Main definitions of gauntlet in English

: gauntlet1gauntlet2

gauntlet1

noun

  • 1A stout glove with a long loose wrist.

    • ‘Her hair was hidden beneath a bandanna and she wore a cloth vest, jean shorts and black, fingerless gauntlets.’
    • ‘He had cold, dead eyes and wore a long, thick coat and had black gauntlets on his hands.’
    • ‘He wore a skin tight black muscle shirt, thick black jean pants, and gauntlets with open fingers.’
    • ‘She had goldsmiths make a matching bracelet, which was always worn on her right wrist, over fingerless black gauntlets.’
    • ‘Her leather gauntlets were always a part of her attire, as falcon handling was one of her favorite hobbies.’
    1. 1.1historical An armored glove, as worn by a medieval knight.
      • ‘Some knights were cited as wearing mail gloves under their plated gauntlets for added strength.’
      • ‘He donned the mail breastplate and leggings, and put on a pair of steel gauntlets and boots.’
      • ‘In other words, the most successful stabilization force is one that wears both the mailed gauntlet and the velvet glove.’
      • ‘Both men are in complete armor; the duke's helmet and gauntlets lie at his sides, while Saint George, a dragon coiled around his legs, removes his helmet with his right hand.’
      • ‘He dropped his swords and pummelled the paladin's helm with his armoured gauntlets, knocking him backwards and disorientating him for a second.’
    2. 1.2 The part of a glove covering the wrist.
      • ‘The gauntlet on the glove was to cover up the aluminum, so it wouldn't heat up in the light.’
      • ‘They're made of goatskin, with extra-long gauntlets for up-to-the-elbow protection.’
      • ‘She flexed her wrists, feeling the leather gauntlets stretch and slide along her forearms.’

Phrases

  • take up (or throw down) the gauntlet

    • Accept (or issue) a challenge.

      • ‘The duty of the champion was to present himself in full armour on horseback at the coronation banquet in Westminster Hall, to throw down the gauntlet, and challenge anyone who denied the king's title.’
      • ‘The game also lets you take up the gauntlet of 14 challenges such as trying to win promotion, or avoiding relegation in six weeks, so not to tie you down to a long season if you don't have time.’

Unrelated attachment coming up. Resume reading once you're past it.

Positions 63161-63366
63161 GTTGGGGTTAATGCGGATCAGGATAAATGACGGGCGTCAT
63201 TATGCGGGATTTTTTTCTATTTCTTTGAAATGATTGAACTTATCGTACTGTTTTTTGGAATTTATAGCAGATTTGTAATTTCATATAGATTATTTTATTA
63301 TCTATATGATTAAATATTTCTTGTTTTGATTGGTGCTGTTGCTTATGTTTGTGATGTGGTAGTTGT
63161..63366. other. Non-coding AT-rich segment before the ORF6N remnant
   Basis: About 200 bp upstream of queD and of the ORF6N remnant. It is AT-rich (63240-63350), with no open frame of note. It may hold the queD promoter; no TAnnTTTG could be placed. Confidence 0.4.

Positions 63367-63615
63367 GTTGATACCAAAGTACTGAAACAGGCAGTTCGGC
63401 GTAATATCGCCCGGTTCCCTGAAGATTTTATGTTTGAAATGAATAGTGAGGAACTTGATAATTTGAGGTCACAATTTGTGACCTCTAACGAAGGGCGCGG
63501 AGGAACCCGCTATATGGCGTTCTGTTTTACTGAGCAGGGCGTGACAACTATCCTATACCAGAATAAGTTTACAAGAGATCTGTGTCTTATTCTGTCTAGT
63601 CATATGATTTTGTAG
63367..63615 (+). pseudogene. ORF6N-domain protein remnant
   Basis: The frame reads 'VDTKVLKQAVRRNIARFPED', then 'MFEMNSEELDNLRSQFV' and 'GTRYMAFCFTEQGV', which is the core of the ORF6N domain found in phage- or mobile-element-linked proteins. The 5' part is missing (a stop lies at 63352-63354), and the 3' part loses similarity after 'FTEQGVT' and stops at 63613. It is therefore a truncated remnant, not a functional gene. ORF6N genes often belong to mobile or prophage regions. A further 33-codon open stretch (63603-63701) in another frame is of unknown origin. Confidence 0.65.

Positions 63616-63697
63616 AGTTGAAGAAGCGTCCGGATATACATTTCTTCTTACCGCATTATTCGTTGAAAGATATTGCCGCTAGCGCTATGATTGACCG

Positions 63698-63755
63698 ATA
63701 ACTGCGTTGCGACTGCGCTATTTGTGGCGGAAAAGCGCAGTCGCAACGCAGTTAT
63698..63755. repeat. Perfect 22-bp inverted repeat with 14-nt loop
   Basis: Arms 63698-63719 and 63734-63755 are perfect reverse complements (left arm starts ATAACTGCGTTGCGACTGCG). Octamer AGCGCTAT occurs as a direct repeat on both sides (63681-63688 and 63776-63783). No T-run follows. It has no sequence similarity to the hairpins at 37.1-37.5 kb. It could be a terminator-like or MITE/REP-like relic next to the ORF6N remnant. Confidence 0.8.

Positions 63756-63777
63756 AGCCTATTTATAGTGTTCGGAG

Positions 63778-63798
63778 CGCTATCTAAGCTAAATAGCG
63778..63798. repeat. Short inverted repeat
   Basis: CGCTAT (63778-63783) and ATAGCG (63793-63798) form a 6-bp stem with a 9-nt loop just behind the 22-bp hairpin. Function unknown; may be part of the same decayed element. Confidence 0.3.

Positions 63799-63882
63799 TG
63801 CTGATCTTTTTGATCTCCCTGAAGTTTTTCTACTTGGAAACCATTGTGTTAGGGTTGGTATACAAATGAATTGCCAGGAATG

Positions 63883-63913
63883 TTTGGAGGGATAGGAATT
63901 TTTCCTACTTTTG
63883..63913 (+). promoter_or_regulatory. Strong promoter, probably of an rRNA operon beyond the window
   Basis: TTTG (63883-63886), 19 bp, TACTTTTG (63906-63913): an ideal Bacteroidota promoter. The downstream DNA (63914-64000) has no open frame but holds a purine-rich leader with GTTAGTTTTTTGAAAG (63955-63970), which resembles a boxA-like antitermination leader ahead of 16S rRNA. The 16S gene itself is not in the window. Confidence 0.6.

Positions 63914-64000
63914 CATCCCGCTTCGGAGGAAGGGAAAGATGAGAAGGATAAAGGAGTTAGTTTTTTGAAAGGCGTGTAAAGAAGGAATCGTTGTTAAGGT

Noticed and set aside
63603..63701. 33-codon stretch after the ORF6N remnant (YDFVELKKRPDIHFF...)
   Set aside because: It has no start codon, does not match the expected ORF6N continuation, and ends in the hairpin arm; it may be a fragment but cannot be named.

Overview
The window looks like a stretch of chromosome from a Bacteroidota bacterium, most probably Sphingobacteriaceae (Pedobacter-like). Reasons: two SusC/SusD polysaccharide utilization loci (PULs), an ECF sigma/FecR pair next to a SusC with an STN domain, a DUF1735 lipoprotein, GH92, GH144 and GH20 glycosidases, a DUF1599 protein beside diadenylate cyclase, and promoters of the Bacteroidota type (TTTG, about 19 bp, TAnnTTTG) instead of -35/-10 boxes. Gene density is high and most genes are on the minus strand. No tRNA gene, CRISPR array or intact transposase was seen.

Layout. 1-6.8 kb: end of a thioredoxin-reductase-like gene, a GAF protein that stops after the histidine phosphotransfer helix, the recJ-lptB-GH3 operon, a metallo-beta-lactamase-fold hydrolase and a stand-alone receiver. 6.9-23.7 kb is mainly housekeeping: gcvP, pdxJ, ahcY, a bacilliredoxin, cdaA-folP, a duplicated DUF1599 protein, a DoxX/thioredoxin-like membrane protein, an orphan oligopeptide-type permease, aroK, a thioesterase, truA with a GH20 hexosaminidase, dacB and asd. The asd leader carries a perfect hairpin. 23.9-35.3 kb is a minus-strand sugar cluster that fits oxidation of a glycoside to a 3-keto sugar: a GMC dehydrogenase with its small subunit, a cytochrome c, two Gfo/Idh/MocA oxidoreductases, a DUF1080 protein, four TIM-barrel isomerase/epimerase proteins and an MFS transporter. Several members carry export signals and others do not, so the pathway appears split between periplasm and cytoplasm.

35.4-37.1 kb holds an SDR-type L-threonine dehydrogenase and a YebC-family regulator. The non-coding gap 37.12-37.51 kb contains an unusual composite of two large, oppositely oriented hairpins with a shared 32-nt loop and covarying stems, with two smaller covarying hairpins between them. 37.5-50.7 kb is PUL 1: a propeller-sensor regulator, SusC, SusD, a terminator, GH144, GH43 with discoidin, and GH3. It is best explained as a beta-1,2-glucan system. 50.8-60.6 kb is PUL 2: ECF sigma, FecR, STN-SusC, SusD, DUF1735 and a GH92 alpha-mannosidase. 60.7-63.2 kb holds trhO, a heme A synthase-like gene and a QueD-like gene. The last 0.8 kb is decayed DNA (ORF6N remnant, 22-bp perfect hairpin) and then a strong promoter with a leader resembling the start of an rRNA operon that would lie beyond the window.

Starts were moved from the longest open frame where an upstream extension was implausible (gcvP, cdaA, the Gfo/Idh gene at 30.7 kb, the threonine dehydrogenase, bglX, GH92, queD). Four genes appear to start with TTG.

• ‘Others took up the gauntlet and worked and a proud club has even greater reason now to be proud.’
      • ‘He also throws down the gauntlet to those cynics and critics of the council and the way councillors do their business.’
      • ‘We should throw down the gauntlet and challenge this absurd perception.’
      • ‘Now after an absence of 16 years, if not a gauntlet, then a golfing glove has been thrown down for the competition to re-open.’
      • ‘In the February issue, we threw down the gauntlet: Make this the year you cut your handicap in half.’
      • ‘Forty-two golfers picked up the gauntlet and took on the course, many without caddies, as the club had chosen to give them a holiday for the occasion!’
      • ‘When bills to establish the National Science Foundation died in Congress, or were vetoed by President Truman over issues concerning control of the foundation, the Navy took up the gauntlet.’
      • ‘He then throws down the gauntlet by challenging educational reformers to come up with suitable new methods of teaching morality.’
      challenge, dare
      View synonyms

Origin

Late Middle English: from Old French gantelet, diminutive of gant ‘glove’, of Germanic origin.

Pronunciation

Main definitions of gauntlet in English

: gauntlet1gauntlet2

gauntlet2

(also gantlet)

noun

  • 1Go through an intimidating or dangerous crowd, place, or experience in order to reach a goal.

    ‘they had to run the gauntlet of television cameras’
    • ‘Larger objects may run the gauntlet of the atmosphere and reach the surface, but this is rare and only happens a few times a year.’
    • ‘Traffic officers believe that while occasional drink-drivers have been deterred from running the gauntlet, hardened offenders are continuing to take chances with other people's lives on the roads.’
    • ‘This, it emerges, is reached by running the gauntlet alongside the entrance for the police vans and what look like the service entries for the dustbins and the meter readers.’
    • ‘A calcium ion has to run the gauntlet of many, many molecules before it reaches a binding site.’
    • ‘What was once a very enjoyable walk ‘around the block’ has become a case of running the gauntlet for those who still walk this particular route.’
    • ‘Unofficial paths and access ways are now closed off to walkers, cyclists and horse riders, forcing them to run the gauntlet of the traffic on the roads to reach the dwindling recreation areas.’
    • ‘Even with the new road layout you are still running the gauntlet of traffic travelling fast up and down that road.’
    • ‘Today, again, she had to run the gauntlet of camera crews, and the fact that her lawyers have attempted to raise more interest in local media about this case has brought more local cameras here.’
    • ‘But once outside its confines, he will be struggling - he will inevitably have to run the gauntlet of an adoring public wanting autographs by the hundred.’
    • ‘She said: ‘It is the first time in years we have been able to ride in safety without running the gauntlet of boy racers and we are not going to let that be threatened.’’
  • 2historical Undergo the military punishment of receiving blows while running between two rows of men with sticks.

Origin

Mid 17th century: alteration of gantlope (from Swedish gatlopp, from gata ‘lane’ + lopp ‘course’) by association with gauntlet.

Pronunciation